March 24, 2020

Get to know…Robyn Johnson

In this month’s Get to know: Q&A with…we catch up with Robyn Johnson, Reception Services Manager at Bundoora Centre.

  • What is your coffee order?

I very rarely buy coffee, but when I do it’s a skinny latte.

  • What does a typical work day look for you?

I’m up with the birds early to start work at 7.30 am, and although my day is predictable with some tasks, working on the front desk always throws up curly questions and mysteries to solve.

Although my primary responsibility is to answer the calls into the switchboard, this can often be like playing detective. As a lot of our callers often ring without knowing who they wish to speak to, or what program or service they require, it takes quite some time and a lot of patience to be able to actually direct the caller to the correct person or area.

As a lot of our callers are older and have difficulty with technology, this can be a real challenge. The visitors also require lots of help, often only knowing a patient’s first name and where they live. I am always happy to see our patients get to the right person quickly and I am glad I can help the Bundoora community that way.

The staff are also our customers, and I like to help them as much as possible in accessing cars to do home visits and generally just making life easier for them to provide their service to our patient’s and their families. When I finish my shift at 3 pm, I usually then head off to visit my Mum, go to the gym etc. and finish the day watching mindless TV or ABC/SBS on demand.

  • Tell us about your Northern Health journey.

It started a while ago now, before Northern Health or any other network existed! I was a return to work single mum and through a ‘friend’ of a ‘friend’ was offered a casual position on the BECC switchboard/reception. I was terrified when I started as all I knew of switchboards was from the movies and it all looked a bit scary to me.

But I survived and soon was offered the role of Manager, which I was very grateful for the regular wage. A couple of years after, I started helping the Admitting Officer and Geriatrician with bed management and eventually I was responsible for this with consultation with the doctors.

I did this for about eight years and worked with some amazing Registrars who I saw ‘grow up’ and become wonderful Geriatricians, and as well  I built up good professional and social relationships with the discharge planning coordinators at Northern Hospital. From then my role has continued to change and grow, and I have had my finger in a few pies, including a stint covering DVA Liaison. Currently, I sit on the OH&S Committee, am a member of the Emergency Response Team and sit on the Emergency Management Committee and now I also assist with the day to day support services delivery.

This year will be my 25th Anniversary of working at Bundoora Centre, which is amazing as when I started I couldn’t even see myself as reaching any long service leave.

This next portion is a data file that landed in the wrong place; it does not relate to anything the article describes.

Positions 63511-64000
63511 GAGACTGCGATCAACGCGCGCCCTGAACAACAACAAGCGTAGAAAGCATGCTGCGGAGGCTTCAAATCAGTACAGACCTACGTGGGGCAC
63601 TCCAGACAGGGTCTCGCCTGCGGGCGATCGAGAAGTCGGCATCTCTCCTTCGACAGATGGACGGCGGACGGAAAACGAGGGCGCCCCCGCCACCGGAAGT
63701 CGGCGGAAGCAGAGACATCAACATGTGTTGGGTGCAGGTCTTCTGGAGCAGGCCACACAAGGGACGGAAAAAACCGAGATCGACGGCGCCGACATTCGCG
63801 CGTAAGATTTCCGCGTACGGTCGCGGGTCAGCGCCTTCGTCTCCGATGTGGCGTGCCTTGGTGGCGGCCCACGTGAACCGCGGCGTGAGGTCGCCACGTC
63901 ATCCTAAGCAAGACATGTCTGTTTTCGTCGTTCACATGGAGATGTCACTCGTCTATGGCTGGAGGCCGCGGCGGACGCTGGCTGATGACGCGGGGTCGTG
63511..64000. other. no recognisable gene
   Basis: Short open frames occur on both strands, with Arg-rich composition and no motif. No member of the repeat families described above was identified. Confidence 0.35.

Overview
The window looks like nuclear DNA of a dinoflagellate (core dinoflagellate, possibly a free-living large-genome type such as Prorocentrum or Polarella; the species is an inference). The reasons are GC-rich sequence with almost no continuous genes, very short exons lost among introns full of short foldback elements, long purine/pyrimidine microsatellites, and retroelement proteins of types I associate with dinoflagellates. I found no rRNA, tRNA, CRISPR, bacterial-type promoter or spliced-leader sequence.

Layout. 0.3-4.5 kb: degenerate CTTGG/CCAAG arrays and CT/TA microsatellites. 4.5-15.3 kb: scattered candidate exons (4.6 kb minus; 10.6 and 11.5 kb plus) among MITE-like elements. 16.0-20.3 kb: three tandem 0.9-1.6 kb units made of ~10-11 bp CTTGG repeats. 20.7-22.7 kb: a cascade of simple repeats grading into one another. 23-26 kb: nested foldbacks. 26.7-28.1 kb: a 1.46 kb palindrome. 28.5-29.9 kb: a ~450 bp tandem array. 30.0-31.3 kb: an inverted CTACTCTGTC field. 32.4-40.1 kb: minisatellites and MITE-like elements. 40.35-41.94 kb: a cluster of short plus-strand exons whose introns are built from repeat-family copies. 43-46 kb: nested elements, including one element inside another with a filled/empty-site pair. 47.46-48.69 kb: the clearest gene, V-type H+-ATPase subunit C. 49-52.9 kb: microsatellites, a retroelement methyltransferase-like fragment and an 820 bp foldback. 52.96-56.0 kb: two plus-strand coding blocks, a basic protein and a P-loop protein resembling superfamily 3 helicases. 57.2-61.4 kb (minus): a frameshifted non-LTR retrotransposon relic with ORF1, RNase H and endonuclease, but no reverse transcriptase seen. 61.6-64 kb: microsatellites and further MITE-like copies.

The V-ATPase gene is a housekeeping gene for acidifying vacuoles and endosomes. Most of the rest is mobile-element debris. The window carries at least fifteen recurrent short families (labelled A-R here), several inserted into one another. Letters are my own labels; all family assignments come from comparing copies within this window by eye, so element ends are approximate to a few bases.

• Can you tell us a bit about your career before starting at Northern?

I was a stay at home mum for quite some time surviving being a mother of four with a husband who worked long hours, and children who were very active after school and at weekends. Before that I worked at the Austin, mostly in the Spinal Unit, Paraquad Association and prior to that my graduate year at Bendigo Base Hospital.

  • What is your greatest achievement or favourite memory since working here?

The fact that I’m still here is an achievement in many different ways , and also the team I work in still has original members and we are very supportive. Some of our BECC Christmas and retirement parties used to be good fun but unfortunately I started soon after the demise of the Friday afternoon happy hour!

  • What are some things people don’t know about you?

In my previous life I was a Physio. I mostly worked at the Austin in the Spinal Unit Gym which I really enjoyed.

  • What do you like to do after work?

After work I like going to the gym, I’m working very hard on postponing the effects of ageing! When patients younger than myself started arriving at Bundoora Centre for the Falls Clinic, Dementia Clinic etc, I decided I’d better start being very serious about staying strong and fit. I also like to read, garden, quilt, go to the movies, football and spend time with friends, my kids and grandchildren.

  • Do you have a bucket list item? Something you would love to do?

I would like to do more travelling around Australia, particularly in the Outback and hopefully when I eventually retire I would like to think that I could disappear off into the horizon in a 4WD campervan. In the meantime I would also like to go to India, Myanmar and Morocco.

  • How would you describe Northern Health in one sentence?

Northern Health reminds me of a fast growing teenager – as soon as you buy them a pair of shoes they have outgrown them! It’s evolving and changing all the time.

  • Who would you nominate next for a staff profile and why?

I would like to nominate John Davies from the Pastoral Care Team. John has had a typical Northern Health journey, but also has an interesting life outside of work. To me, he always seems so serene and calming, until that sense of humour escapes!